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Learn Learn about things in your child’s world that a molester could use as access points.
For example, most children are computer literate at an early age.
For other questions, pastors, principals, and parish/school secretaries may contact: Sr.
Esther Dunegan 409-924-4304 [email protected] Paul Thomas 409-924-4315 [email protected](From Virtus.org, August 2004) By Sharon Womack Doty, Senior Child Sex Abuse Prevention Consultant to the VIRTUS Programs There are many signs of a potential child molester that are public behaviors, visible to everyone who is observing the adult’s interaction with children and young people. Among the warning signs of a child molester are: The use of this “adult” material to ensnare children rarely occurs in public or within view of other children and young people.
You may hear your younger children using sexual language when playing with their friends.
One of the most valuable resources available to a parent for finding out what’s happening in his or her child’s life is “car talk”.
Then, select “First time registrant” and proceed as prompted in the registration process.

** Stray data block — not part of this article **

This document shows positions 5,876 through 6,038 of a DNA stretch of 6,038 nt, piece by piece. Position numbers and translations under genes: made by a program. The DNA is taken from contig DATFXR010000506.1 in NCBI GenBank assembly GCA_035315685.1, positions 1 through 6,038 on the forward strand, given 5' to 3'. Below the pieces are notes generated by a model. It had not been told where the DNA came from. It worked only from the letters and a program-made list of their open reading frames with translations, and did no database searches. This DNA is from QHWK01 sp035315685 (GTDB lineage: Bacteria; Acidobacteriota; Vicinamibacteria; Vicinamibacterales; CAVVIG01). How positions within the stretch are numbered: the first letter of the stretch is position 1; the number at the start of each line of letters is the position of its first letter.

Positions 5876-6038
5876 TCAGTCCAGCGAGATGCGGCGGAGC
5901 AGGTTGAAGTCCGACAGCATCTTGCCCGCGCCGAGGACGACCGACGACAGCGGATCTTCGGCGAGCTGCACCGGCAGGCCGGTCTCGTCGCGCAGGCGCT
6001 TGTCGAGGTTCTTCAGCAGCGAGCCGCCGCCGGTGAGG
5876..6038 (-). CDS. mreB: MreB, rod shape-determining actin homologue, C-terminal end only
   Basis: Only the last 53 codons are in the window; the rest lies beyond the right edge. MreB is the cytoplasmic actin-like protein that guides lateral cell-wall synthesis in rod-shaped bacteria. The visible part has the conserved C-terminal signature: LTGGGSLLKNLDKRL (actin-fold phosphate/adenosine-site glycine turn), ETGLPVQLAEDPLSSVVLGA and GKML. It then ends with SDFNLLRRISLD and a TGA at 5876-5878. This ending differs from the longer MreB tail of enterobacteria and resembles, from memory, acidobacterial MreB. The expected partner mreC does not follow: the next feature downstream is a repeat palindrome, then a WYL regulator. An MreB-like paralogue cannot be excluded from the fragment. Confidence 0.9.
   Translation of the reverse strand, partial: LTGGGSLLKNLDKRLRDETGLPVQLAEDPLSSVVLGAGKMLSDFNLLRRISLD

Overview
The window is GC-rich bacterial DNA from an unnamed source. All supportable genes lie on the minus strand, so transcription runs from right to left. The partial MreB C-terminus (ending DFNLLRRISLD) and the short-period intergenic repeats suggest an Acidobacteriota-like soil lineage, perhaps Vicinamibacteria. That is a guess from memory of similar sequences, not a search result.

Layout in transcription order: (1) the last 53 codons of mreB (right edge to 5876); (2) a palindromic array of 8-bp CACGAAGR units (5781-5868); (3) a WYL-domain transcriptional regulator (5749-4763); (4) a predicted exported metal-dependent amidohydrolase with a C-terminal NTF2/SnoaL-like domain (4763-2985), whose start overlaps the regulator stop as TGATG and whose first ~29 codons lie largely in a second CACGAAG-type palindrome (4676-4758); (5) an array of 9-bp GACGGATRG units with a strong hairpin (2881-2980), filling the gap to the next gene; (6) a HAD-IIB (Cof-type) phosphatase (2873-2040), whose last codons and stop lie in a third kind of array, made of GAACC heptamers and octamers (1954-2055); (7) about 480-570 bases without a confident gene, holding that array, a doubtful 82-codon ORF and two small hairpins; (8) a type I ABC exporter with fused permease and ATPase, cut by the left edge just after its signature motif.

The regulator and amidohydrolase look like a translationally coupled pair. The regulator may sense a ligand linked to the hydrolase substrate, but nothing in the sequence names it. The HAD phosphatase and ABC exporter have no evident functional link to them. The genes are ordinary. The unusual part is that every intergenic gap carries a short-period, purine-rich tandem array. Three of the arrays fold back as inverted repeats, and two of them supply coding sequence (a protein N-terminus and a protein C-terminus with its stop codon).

Once you are registered, the on-line training module will appear.] takes approximately one hour.
), click on the “Safe Environment” tab and then click on the link to the left named “VIRTUS Re-certification” This will take you to a link to the sign-in screen.] Select a username and a password and write them down in a secure place, so you can access them for future use.
The child molester knows this behavior will not be tolerated. So, how can parents recognize when someone is using these tools to trap their child?
Communication is key to learning whether an adult who interacts with your child is grooming your child through the use of sexually explicit material and language.
However, don’t forget to tell your child that if someone shows him or her pornography, speaks to him or her in a sexually explicit manner, or tells sexually explicit jokes, your child can tell you and will not be in trouble because of seeing or hearing something he or she knew was wrong.
This is an important point, and one you must affirm repeatedly in order to foster your child’s comfort in disclosing this information to you.